Tuesday, January 20, 2009

Our Father

In my humble opinion I think the two most important and powerful words in the Christian Bible are, 'Our Father'. I believe that the use of the word 'Our' is of incredible significance and importance. 'Our' is a word of inclusivity, it is a word that understands the concept of 'all'.

Whenever I was told that I did not belong, could not belong, that God's heart did not have the capacity to include me, I rested my battered faith on those two words 'Our Father'. They are words that challenge me when my heart leans towards bigotry or it's daddy self righteousness. They are the words that remind me of the goal of every movement I have belonged to, every march I have walked in, every dream I have had.

Our Father.

Inclusivity and welcome.



I have always believed that we are different persons but one people, that we have a diversity of appearances but one soul, that we have a complexity of wants but one set of needs.

When first told that I, as a gay man, did not belong, it did not ring true to me.

Because I had said, 'Our Father'.

When first told that I, as a disabled man, needed salvation, it did not ring true to me.

Because I had believed in, 'Our Father'.

When first told that God's heart embraced bigotry and countenaced prejudice, it did not ring true to me.

Because I had prayed the, 'Our Father'.

Today Barak Obama becomes president of the United States of America, as a Canadian I welcome the flow of hope that wafts warmly across our frozen border.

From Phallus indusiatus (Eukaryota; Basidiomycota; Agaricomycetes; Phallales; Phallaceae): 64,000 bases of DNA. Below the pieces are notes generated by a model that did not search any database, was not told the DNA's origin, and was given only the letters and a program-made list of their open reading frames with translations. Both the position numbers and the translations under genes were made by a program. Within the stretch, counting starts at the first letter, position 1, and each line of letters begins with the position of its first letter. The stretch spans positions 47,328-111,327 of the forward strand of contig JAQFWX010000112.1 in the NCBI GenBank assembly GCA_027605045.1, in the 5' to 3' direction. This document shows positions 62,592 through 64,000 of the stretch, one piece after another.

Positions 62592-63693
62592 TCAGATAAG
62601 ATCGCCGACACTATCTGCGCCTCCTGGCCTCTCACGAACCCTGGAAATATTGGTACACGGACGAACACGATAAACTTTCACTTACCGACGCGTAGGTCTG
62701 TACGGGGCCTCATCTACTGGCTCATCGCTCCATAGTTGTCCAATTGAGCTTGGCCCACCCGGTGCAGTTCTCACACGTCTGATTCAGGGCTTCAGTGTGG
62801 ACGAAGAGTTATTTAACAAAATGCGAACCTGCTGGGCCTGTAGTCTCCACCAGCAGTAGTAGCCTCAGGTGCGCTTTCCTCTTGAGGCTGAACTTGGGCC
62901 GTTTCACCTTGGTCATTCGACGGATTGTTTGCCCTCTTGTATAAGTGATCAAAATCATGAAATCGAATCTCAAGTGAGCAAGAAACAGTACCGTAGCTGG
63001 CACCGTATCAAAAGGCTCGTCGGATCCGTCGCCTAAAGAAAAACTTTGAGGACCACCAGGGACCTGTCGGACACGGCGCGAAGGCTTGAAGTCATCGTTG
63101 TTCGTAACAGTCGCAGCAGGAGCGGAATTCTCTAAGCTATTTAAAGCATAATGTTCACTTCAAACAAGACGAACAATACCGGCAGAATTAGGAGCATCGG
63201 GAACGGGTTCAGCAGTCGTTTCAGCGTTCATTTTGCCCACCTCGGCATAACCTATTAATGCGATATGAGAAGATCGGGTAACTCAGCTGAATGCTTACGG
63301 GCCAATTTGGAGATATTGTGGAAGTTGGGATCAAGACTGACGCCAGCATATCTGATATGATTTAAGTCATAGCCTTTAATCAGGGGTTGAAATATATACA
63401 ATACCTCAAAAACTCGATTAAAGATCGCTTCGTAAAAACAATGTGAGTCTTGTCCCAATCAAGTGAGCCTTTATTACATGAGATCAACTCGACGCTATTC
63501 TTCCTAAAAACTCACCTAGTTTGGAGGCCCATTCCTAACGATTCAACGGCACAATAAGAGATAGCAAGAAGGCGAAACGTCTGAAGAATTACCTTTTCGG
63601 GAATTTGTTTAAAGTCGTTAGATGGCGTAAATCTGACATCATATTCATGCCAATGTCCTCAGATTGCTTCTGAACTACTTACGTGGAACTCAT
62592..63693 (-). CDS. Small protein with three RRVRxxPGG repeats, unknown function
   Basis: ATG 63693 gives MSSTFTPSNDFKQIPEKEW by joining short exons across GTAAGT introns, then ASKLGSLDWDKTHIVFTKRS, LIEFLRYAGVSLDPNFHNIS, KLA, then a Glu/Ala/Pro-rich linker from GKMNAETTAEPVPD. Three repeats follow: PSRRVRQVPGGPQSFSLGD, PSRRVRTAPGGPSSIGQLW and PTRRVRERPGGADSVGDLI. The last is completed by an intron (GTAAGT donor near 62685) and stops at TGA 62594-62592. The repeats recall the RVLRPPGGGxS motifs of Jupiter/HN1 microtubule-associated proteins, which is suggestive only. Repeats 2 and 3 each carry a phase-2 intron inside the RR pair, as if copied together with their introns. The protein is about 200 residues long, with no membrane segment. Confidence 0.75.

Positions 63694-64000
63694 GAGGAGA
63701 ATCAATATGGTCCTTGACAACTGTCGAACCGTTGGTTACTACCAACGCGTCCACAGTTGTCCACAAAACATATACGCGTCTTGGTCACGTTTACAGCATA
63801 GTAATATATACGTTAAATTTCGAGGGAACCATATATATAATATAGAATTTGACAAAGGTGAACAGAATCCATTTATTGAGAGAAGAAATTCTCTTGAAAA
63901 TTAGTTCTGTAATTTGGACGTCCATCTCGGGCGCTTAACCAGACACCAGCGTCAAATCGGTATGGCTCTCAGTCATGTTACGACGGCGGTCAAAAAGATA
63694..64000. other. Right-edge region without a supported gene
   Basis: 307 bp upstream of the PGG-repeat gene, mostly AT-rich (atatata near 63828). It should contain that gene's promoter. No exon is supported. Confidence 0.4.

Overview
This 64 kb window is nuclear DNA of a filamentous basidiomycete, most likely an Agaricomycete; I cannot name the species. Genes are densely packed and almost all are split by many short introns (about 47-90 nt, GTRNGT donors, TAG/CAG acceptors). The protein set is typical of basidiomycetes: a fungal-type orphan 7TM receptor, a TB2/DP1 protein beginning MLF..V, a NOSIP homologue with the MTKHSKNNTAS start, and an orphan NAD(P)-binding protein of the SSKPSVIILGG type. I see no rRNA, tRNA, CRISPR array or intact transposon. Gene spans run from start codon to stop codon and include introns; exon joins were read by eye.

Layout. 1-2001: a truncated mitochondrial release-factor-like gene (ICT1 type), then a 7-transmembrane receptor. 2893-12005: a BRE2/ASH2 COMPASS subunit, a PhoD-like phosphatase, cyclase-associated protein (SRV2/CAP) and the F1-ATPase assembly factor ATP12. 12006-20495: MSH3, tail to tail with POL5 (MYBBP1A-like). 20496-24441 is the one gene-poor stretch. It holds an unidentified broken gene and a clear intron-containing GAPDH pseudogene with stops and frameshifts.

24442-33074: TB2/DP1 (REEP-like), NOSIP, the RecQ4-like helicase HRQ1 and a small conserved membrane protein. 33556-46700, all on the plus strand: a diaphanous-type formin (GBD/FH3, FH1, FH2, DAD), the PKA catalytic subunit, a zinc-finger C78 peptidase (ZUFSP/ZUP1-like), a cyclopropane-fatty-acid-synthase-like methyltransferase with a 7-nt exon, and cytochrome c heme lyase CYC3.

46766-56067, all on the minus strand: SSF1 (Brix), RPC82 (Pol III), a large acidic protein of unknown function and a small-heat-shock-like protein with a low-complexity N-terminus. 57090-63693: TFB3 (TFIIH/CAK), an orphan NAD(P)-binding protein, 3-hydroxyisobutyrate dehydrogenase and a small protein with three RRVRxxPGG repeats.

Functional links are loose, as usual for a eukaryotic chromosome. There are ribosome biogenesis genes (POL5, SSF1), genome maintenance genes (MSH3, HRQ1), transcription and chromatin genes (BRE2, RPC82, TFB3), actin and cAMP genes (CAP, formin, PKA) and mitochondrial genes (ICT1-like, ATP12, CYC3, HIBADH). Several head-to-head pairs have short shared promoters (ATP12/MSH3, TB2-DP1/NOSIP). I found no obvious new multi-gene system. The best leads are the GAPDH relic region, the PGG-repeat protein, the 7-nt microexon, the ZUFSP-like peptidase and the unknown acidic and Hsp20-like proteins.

Perhaps today we all understand a little bit more the power of that one singluar word ... Our.


Anonymous said...

Dave, you need to stop this. My laptop can't cope with any more saltwater. Today is a beautiful day and hopefully a small step to a world where all truly does mean all, where bigotry and intolerance become distant memories. I read some of Obama's policy statements on disability and certainly thought the rethoric was good, hopefully amid all his other challenges he can deliver on these also.

Andrea Shettle, MSW said...

I live right outside of Washington DC but will be watching all the inaugurational events from the comfort of home. Apparently there were already huge crowds of people waiting to get onto subway trains from way out in the suburbs waiting to get into the city well before dawn! Not even counting the crowds already in the city! I'm not surprised that some of that excitement is seeping across the border!

This is a letter I wrote to Obama after election night to thank him for mentioning people with disabilities in his election night speech and explaining why it means so much to me that he did so: http://reunifygally.wordpress.com/2008/11/05/thank_you_obama_disabilities/

And, "Anonymous" had mentioned Obama's Disability platform -- this was one of the key reasons I voted for him.

And, people from around the world can write letters to Obama on whatever subject (including, of course, disability) at http://change.gov/page/s/ofthepeople ... or at least, that's the transition web page. I imagine there may be a new one at some point after inauguration.

Belinda said...

What can I say but, "Amen."

This is a day when history is unfolding with a sense of hope.

Ettina said...

Too bad I never felt that sense of acceptance - I was taught that God didn't like bad little girls who broke the status quo.